(e)vangelism’s strength is passion leading to action; (E)vangelicals weakness is judgmentalism, a betrayal of evangelical faith.

Emergent—(based on ecological principles) embracing what has come before into something bigger. [God resembles the God of Process-Relational Theology, but with Jesus Christ central]

In The Secret Message of Jesus, McLaren challenges more directly the message of older Evangelicalism. Concentrates on Jesus’ radical kingdom message and calls the “church” to be “plotters of goodness.” Evangelism becomes 1. gathering for conversation. 2. Launching experiments. 3. Plotting Goodness.

Dan Kimball: Post Seeker-Sensitive or Vintage Christianity

Taking the criticisms of Christianity and Churchianity seriously. Redesigning Christian experiences.
The church is the people of God who gather with a sense of mission. Not a place where but a people who. “People come to church to have their needs met by others, volunteering only if they have any time to spare. As we create a culture in which people come to church, people generally are content to remain spectators.”

Thursday: Beyond Church Evangelism
Neil Cole: Organic Church: Growing Faith Where Life Happens

There is no split between sacred and secular space (Emerging Churches, Gibbs and Bolger)
Organic Church, Micro-Church, Multi-Site Church, House Church, Bar Church, Beach Church, Work Church, etc.

“A growing number of people are leaving the institutional church for a new reason. They are not leaving because they have lost faith. They are leaving the church to preserve their faith.” …Transformation, though, not attendance is the barometer. Making unchurched churched is not the objective

Making Relationships
Moving from starting a church to creating church planting churches
You shouldn’t have to leave life to go to church. Not building a regional church but making Jesus available to a whole region.

“In our first year, we began ten new churches. In our second year, Church Multiplication Associates started 18 new churches. The next year we added 52 new starts. The momentum was beyond our expectations. In 2002, we averaged two churches a week being started and had 106 starts. The following year we saw around 200 starts in a singe year. We estimate that close to 400 churches were started in 2004 but counting the churches has become a daunting task. At the time of this writing, there have been close to 800 churches started in 32 states and 23 nations around the world in only six years.” (average 16 people each; simple format reproduces easily). Lower the bar of how church is done and raise bar of what it means to be a disciple. Organic church is simple so it is informal, relational, mobile.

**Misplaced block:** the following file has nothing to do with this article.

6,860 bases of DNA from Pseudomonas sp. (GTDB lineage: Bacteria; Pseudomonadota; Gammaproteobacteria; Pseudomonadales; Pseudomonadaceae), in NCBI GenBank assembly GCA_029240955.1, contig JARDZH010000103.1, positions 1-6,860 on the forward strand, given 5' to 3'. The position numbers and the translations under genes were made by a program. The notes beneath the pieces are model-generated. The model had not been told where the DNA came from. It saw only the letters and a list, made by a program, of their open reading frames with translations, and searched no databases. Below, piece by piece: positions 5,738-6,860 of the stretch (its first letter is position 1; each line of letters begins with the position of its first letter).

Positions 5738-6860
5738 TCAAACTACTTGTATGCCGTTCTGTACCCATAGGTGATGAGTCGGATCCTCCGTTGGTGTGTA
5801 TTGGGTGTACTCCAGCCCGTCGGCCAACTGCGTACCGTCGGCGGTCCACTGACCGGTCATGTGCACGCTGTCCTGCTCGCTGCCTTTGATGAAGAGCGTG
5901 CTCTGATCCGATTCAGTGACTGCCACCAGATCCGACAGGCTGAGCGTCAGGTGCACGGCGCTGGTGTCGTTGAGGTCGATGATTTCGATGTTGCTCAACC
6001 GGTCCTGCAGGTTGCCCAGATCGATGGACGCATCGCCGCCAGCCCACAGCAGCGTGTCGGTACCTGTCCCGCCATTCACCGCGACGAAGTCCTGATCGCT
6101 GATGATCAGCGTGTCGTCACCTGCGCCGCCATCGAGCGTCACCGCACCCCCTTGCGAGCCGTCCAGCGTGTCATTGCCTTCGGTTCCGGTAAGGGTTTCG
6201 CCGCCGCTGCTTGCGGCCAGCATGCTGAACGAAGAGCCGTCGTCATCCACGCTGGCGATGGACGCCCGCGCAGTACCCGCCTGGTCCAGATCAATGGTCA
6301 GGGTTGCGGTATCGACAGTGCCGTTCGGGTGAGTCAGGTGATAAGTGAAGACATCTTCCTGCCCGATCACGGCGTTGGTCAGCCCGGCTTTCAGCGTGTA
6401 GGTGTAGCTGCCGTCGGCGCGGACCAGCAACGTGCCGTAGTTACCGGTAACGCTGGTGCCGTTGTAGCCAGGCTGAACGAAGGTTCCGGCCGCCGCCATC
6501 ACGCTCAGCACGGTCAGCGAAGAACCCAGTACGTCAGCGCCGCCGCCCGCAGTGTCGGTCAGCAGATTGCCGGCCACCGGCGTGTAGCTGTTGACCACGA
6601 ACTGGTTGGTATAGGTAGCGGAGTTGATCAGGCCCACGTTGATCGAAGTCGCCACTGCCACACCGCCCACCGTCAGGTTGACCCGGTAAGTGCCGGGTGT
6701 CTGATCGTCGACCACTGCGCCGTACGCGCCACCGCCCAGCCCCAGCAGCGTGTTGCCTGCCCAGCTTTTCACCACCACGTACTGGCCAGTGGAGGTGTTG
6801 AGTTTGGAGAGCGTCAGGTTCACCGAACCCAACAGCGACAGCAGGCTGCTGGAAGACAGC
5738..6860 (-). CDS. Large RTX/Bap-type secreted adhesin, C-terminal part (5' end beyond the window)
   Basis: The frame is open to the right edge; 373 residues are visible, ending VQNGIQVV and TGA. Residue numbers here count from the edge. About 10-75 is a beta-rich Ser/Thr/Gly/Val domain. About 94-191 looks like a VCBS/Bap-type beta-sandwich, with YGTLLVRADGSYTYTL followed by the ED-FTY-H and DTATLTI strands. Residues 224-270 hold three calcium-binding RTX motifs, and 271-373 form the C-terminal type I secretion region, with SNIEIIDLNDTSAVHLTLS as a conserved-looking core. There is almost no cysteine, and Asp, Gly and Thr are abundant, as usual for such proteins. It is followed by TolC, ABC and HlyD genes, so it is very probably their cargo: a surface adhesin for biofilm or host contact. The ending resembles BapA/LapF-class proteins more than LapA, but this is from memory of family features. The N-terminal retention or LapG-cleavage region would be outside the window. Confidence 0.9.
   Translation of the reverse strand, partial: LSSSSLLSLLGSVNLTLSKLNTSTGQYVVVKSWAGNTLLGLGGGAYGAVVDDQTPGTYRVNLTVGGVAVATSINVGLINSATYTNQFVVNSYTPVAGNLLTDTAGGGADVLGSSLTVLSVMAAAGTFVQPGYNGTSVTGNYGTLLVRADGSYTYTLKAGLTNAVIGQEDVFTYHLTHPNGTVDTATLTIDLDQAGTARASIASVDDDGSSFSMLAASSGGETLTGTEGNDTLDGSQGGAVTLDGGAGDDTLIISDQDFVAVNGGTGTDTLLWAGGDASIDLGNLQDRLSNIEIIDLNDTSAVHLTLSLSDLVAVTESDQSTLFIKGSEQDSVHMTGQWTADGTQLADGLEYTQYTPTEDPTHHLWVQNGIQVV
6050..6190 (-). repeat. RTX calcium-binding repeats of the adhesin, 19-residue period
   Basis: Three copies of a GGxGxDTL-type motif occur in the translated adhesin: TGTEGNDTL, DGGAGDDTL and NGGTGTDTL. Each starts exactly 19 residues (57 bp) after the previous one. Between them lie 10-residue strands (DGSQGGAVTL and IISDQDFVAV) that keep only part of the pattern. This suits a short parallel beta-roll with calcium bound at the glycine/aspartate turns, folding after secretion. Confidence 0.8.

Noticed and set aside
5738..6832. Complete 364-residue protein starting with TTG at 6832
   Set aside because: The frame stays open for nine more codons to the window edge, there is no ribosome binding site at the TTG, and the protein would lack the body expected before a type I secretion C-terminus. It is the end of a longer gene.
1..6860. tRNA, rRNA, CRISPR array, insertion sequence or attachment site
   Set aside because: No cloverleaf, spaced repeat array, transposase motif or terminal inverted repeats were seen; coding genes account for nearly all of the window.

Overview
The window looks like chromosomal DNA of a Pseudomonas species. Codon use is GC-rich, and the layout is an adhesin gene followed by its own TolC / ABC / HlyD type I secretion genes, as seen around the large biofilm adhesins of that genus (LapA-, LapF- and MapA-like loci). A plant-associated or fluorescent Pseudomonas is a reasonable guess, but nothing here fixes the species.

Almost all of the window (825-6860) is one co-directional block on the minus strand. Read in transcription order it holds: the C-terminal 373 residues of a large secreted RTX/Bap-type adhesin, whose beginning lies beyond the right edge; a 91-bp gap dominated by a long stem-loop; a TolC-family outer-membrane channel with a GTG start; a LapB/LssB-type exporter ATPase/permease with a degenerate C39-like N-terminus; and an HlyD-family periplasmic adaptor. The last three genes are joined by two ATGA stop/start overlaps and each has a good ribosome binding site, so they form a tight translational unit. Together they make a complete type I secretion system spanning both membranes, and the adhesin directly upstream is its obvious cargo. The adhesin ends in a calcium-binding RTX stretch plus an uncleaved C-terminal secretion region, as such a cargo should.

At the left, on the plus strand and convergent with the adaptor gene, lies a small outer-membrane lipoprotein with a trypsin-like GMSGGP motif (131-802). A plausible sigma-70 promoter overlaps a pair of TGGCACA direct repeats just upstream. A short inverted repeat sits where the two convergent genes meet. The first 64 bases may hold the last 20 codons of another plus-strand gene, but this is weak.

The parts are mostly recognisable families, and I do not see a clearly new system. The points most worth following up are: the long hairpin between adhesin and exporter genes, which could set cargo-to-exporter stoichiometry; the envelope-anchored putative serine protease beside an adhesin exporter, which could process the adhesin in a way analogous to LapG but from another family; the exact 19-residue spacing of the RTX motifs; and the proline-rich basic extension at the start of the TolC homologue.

Smallest group in the organic church is the Life Transformation Group, two or three people (non-coed) who meet weekly to challenge one another to live an authentic spiritual life.

Church Is…Living Organism (learn from farmers not CEOs). Not in buildings or mindset of buildings. More than one-hour service one day a week. Meant to be decentralized. Meant to be in and through everyone.

Where to go to form relationships? Middle class wealthy educated suburbs? Cole says you will have a hard time planting organic churches there. Good soil often found in the “fear factor zone” where you are afraid to go and be….Starting not in your own home but in the home of another

Multiplication doesn’t mean splitting up groups intentionally. It is natural byproduct of intimacy. Multiply healthy disciples, then leaders, then churches, and finally movements. Scripture instructs to make disciples who make disciples not to make churches.

DNA = (D)ivine Truth [RR: Jesus reflects God’s loving freedom]. (N)urturing relationships [RR: Go deep together]. (A)postolic mission. [RR: Go out in teams]

Become Epidemic [Leaven in Jesus’ parable].

Thanks for perservering through the long post. I will be picking up on bits and pieces from above and posting more specifically on them later, and hope you will do the same.